Joel Toa ducked his head and pushed tree limbs and vines out of his way. He slogged across hidden streams and through thick foliage that grew wild on the hillside. He had been hiking more than an hour, looking for a home he had been told was somewhere in a clearing in the thick undergrowth.
Joel had helped run a series of evangelistic meetings about a half hour outside the capital city of Vanuatu. He and his colleagues were following up on the interested people who had attended the meetings. They noted that several of those who had attended the meetings were Adventists who didn’t live near an organized company or church. During one such visit, the people had told him about a family who worshipped alone in a small village through the jungle.
Joel followed the man’s directions and finally found a small cluster of traditional houses spread along a rutted dirt road that didn’t appear on any maps. Eventually he located the Adventist family who worshipped alone. Joel invited the family to study the Bible with him, and they gladly agreed.
The little group met together to read the Bible by the light of a kerosene lamp. Slowly it dawned on Joel that this couple could not read or write.
Joel invited a couple to come and teach this couple to read. They agreed, and they quickly realized that a lot of others in the settlement couldn’t read or write either. In fact, none of the children who had come to listen to the singing and the Bible lessons had ever held a pencil before. Joel learned that there was no government school in the area. “We need to start a school,” he told his new friends.
A school! The children were excited to learn that they might have a school in their village. A few days later a man stopped Joel to talk to him. “This is my land,” he said gesturing around him. “If you build a school, you can have this land.”
The young man’s father heard of the plan and came to see for himself. He measured off a 13-foot [four-meter] square for a classroom. Joel explained that many students would want to study at the school—more than would fit into such a small classroom. Joel stepped off a much larger area, one that would hold about 60 children. The older man smiled and nodded. Joel asked the villagers to cut trees and gather materials for building the school.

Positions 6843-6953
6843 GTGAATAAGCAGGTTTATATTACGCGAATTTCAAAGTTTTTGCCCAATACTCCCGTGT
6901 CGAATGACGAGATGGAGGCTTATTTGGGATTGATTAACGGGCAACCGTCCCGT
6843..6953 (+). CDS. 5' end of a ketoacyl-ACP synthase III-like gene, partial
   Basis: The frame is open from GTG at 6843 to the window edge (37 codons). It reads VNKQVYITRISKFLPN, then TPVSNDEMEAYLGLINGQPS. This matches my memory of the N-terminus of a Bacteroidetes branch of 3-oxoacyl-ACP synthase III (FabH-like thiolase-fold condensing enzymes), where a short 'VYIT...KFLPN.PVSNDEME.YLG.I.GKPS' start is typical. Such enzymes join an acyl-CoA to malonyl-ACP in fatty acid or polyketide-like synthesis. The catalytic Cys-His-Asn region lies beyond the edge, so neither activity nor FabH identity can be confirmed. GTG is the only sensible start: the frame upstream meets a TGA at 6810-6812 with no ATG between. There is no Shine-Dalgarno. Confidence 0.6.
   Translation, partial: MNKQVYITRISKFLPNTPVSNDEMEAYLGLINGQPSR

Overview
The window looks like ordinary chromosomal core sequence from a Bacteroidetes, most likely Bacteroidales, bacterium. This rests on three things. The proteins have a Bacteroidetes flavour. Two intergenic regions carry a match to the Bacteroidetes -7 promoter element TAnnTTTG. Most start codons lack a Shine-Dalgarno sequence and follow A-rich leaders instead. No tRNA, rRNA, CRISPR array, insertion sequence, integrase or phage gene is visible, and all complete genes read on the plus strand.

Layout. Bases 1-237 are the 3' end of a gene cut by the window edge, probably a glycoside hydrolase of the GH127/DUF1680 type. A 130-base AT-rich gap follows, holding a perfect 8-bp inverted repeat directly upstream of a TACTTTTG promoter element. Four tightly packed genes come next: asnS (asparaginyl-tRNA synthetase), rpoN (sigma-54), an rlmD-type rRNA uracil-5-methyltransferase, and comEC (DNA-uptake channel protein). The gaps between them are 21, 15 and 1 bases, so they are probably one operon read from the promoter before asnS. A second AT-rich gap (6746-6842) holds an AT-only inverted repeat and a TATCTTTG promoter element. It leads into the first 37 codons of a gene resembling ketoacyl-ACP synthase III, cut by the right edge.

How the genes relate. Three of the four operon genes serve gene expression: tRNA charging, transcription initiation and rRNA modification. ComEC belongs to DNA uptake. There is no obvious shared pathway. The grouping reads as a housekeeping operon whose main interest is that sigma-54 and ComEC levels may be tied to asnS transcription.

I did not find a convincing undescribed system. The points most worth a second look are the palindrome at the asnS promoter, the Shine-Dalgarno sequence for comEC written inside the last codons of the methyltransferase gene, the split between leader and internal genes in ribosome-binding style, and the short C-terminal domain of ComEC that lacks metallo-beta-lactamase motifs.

Joel enlisted volunteers to help build the two-room school. Every weekend and holiday the men walked 90 minutes to reach the village from the nearest accessible road. They carried in their own food and water.
A few months later the school building was completed, and a volunteer teacher arrived to teach literacy to 56 adults and children. In four months the students had learned how to read the Bible. Their confidence grew as they realized that they could learn to read and expand their horizons.
The school continues to grow, and today has 180 students. More children come every week, children like Mary.
Mary had watched as children climbed the newly graveled road toward the new school. She wanted to attend school too, but her aunt, with whom she lives, wasn’t sure. One day when Mary saw the children walking to school, she slipped out of her aunt’s house and followed them. When they arrived at school, Mary stood near the forest, unsure what to do next.
She watched the children enter their classrooms. She listened as they sang songs about Jesus. A teacher saw the little girl watching and motioned to her to come. Mary walked shyly to the smiling teacher. “Do you want to go to school?” she asked. Mary nodded.
Just then a young woman carrying a baby approached. It was Mary’s aunt. “May she come and study here?” the teacher asked. Mary’s aunt thought for a moment, and then nodded soberly. Yes, she could study. Today Mary is studying at the Adventist school in the village, learning to read and write and worship Jesus.
Bible studies continue, and the class has outgrown the home they have met in. Maranatha International has erected a simple church on the school grounds to serve the congregation, which has grown from four members to 34 in four years. The church, which has been extended with a tarp to seat 100, is full on Sabbaths.
Thanks to faithful lay workers and generous mission offerings, life in Mamau village will never be the same.